While you were out enjoying your New Year's Eve, members of the Senate and some of our top lawmakers rang in the new year working on, and eventually passing, a deal to avert the fiscal cliff.
The Senate voted 89-8 to pass a small deal to avert the effects of tumbling over the fiscal cliff sometime around 3 a.m. in Washington last night. So, they didn't make the deadline really, but if the bill passes through the House on Tuesday or Wednesday, which it is expected to, than the country will have avoided the nasty effects of the cliff the president warned about. The deal was mostly brokered between dance partners Mitch McConnell and Joe Biden. The President was happy with it.
Here's what you need to know about the deal that got done:
- Taxes are going up for individuals who make more than $400,000 and couples who make more than $450,000. So, taxes are being raised on the top two percent of Americans just as the President promised.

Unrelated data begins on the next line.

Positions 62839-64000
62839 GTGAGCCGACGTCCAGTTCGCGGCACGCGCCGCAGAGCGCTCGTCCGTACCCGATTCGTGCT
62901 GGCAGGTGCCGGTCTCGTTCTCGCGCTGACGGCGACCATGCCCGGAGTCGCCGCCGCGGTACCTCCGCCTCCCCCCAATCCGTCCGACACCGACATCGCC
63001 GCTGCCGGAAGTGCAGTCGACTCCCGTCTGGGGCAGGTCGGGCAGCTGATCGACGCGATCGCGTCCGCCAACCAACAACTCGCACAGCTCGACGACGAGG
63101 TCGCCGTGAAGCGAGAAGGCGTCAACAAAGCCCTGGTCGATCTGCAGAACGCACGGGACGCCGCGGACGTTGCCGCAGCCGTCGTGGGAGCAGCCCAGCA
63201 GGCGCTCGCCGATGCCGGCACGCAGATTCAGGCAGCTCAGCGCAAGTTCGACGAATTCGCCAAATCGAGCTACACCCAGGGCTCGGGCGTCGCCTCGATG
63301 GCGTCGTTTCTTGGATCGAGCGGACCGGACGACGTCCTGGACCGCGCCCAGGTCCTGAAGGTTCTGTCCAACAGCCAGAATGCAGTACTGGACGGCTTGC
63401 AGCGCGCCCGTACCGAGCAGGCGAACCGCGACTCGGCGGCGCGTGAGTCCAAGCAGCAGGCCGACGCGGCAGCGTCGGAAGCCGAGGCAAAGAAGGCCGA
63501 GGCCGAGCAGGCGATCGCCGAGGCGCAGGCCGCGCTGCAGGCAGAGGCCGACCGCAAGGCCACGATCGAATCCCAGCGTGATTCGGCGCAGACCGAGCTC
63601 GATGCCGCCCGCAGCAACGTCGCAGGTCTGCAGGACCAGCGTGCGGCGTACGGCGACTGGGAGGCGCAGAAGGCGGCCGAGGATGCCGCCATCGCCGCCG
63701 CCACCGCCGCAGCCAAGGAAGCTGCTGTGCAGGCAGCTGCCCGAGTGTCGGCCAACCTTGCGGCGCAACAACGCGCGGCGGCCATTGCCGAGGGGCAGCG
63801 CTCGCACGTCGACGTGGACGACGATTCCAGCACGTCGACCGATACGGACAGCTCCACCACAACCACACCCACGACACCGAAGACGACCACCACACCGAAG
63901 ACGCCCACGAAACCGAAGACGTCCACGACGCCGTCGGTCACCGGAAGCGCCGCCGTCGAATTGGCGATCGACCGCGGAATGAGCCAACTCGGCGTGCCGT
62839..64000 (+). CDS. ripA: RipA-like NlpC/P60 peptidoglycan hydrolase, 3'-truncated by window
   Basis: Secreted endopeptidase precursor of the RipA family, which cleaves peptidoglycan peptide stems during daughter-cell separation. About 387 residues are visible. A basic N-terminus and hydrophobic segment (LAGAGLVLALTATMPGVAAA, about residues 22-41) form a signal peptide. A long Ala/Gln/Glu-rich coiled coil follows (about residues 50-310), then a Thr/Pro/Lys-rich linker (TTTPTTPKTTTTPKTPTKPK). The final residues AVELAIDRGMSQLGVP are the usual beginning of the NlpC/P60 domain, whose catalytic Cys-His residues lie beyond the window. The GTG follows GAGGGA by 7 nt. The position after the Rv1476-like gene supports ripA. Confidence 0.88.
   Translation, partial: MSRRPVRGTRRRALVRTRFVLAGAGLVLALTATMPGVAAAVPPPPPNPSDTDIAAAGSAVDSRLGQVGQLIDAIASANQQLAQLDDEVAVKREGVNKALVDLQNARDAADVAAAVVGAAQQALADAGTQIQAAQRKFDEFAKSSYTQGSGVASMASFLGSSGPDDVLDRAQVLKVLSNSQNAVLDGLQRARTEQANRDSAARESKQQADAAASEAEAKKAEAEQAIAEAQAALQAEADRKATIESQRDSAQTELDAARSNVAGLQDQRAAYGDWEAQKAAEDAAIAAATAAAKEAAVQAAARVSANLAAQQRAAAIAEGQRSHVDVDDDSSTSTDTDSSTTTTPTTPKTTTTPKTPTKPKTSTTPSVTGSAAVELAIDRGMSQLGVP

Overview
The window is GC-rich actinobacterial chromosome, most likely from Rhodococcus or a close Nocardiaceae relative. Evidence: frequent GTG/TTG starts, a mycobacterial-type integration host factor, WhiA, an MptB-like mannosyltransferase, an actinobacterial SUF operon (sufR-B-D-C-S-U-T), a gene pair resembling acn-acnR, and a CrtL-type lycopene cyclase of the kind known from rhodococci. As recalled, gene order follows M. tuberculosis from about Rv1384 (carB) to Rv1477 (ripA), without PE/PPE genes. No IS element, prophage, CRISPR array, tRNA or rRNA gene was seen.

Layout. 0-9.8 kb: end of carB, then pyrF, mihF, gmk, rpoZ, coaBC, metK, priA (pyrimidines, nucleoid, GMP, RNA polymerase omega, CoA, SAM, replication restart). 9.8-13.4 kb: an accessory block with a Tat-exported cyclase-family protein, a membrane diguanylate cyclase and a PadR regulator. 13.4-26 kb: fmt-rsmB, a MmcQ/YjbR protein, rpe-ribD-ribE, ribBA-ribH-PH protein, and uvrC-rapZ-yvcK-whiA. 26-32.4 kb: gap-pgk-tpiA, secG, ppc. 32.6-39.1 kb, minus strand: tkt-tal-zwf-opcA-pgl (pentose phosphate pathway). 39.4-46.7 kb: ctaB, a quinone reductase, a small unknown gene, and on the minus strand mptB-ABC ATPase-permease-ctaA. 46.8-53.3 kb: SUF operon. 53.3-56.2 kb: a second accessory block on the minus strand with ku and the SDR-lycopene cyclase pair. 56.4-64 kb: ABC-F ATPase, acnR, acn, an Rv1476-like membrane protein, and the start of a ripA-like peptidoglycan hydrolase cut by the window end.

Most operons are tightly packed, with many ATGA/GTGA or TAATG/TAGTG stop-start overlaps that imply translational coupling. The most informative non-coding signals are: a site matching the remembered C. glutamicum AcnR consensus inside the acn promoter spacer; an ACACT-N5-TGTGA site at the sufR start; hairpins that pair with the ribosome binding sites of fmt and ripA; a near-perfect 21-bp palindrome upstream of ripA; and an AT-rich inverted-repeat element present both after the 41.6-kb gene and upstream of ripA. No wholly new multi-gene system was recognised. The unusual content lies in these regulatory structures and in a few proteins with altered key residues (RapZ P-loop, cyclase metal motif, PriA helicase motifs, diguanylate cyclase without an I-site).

- Taxes for the middle class, or people earning less than $250,000 at least, are largely protected.
- Estate taxes are rising from 35 percent to 40 percent. Democrats were hoping to take it to 45 percent. Another aspect of the deal also maintains that inherited estates of $5 million for individuals and $10 million for couples to go untaxed.
- The spending cuts for the military and domestic programs expected to come with the fiscal cliff have been delayed for two months. So we'll have to take up another battle in March, essentially.
- Federal farm policies are extended until September, averting the so-called "dairy cliff" that was going to trigger a doubling in milk prices. A win for farmers, and cereal enthusiasts, everywhere.
- A planned pay raise for Congress is cancelled.